Out: CPAC. In: TPAC.

AP Photo/Jose Luis Magana

“I’m not at CPAC. I’m at TPAC,” said John Fredericks, a conservative radio show host who served as the chairman in Virginia for Trump’s 2016 and 2020 campaigns.

Indeed, Ron DeSantis’ decision to skip CPAC was both an act of cowardice and an acknowledgment of Republican reality. CPAC 2023 may be reduced in size (for several reasons), but more than ever, it’s a Donald Trump stronghold.

“CPAC is long gone. The Trump forces, the America First movement, and the populist movement, of which I’m a key member of and a protectionist, has hijacked CPAC. We own this convention,” added Fredericks.

The Hill:

CPAC has long been a major event for conservatives of all stripes to gather and mingle with some of the most popular figures in the Republican Party. But this year’s event has underscored two realities: One, that the annual conference is drawing thinner crowds than it has in the past, as the auditorium where the major speeches were held were often half-full; and two, that most in attendance weren’t particularly interested in seeing party luminaries besides the 45th president.

Over the past few days, visitors and speakers alike have made clear their support for the former president, whether it was in the trademark red “Make America Great Again” hats and other pro-Trump attire seen among the crowds, or in the overwhelming presence of some of the former president’s biggest allies.

“Trump’s a proven entity,” said Walt Davis, who serves as an at-large member of the Ohio State Board of Education. “We watched him over four years accomplish so many things. It’s a record that exists. He doesn’t have to promise anything.”

But Republicans on the outside looking in have an entirely different view, according to The Grid.

The list of GOP luminaries skipping this year’s event is just as remarkable as the list of headliners. Potential 2024 presidential candidates like Florida Gov. Ron DeSantis and former vice president Mike Pence declined to attend this year, as did House Speaker Kevin McCarthy (Calif.) and GOP Chairwoman Ronna McDaniel.

Within the walls of the Gaylord National Resort and Convention Center, several attendees said the legal problems facing Trump and his allies were products of the media and a leftist government gone awry.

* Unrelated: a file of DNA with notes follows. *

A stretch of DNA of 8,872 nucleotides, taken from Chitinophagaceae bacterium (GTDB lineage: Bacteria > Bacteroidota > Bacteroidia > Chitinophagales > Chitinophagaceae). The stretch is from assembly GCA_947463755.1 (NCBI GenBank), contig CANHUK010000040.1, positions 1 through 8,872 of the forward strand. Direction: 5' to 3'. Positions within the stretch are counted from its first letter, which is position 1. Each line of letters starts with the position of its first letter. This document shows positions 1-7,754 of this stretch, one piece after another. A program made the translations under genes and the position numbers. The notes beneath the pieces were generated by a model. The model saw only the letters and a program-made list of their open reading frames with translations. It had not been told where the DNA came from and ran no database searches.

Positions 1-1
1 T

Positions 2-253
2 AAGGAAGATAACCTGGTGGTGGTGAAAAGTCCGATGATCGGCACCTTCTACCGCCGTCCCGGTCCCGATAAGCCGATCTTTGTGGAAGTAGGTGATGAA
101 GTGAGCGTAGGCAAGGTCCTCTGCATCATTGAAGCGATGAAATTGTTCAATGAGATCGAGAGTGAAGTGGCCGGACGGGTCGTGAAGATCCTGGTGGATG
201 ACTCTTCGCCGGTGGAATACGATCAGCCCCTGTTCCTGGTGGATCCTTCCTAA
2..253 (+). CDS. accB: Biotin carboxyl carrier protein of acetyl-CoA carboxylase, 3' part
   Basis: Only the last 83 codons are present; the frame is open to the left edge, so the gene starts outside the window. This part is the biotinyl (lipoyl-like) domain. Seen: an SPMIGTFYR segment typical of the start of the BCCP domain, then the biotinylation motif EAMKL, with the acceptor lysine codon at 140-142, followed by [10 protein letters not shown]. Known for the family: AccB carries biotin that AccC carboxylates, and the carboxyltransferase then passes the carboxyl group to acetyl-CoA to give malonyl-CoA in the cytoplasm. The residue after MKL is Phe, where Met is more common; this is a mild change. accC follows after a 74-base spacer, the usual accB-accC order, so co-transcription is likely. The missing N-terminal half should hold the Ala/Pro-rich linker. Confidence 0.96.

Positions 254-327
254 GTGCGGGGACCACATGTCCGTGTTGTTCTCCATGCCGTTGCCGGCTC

“The media stirs up so much chaos around [Trump] and then labels him the agent of chaos. But they are the agents of chaos,” Kevin Speight, a North Carolina physician, told Grid. “And if DeSantis says he’s running, they’ll do everything in the world to ruin him as well.”

Indeed, when the highest-ranking Republican in government, Speaker of the House Kevin McCarthy, found someplace else to be than at the Gaylord National Resort, mainstream Republicans need to ask why. In past years, CPAC served as a safety valve where conservatives of many stripes could gather to discuss issues of importance.

That’s just not true today.

GOP strategist Dennis Lennox told The Grid, “I’m old enough to remember when you had debates at CPAC between the assorted tribes within the conservative movement over policies. There are no debates anymore,” he said. Now, “it’s a carnival. There is definitely a carnival atmosphere to it with a bunch of carnies grifting.”

And after several years of knocking at the mainstream door, the John Birch Society now has a seat at the CPAC table. The Birchers were one of the main reasons for the formation of the American Conservative Union not only to remove the stench of segregationism from the political right but also because the Birchers’ conspiracy-mongering became a political liability.

Bill Buckley is turning in his grave now that the John Birch Society is exhibiting at CPAC.

There’s nothing wrong with making CPAC a Trump-dominated event just as long as the Trumpers realize that many in the GOP have moved on from the former president, as evidenced by the half-filled venues. And as long as the MAGA movement calls good conservatives like Nikki Haley “RINO,” the next CPAC promises to be even smaller.



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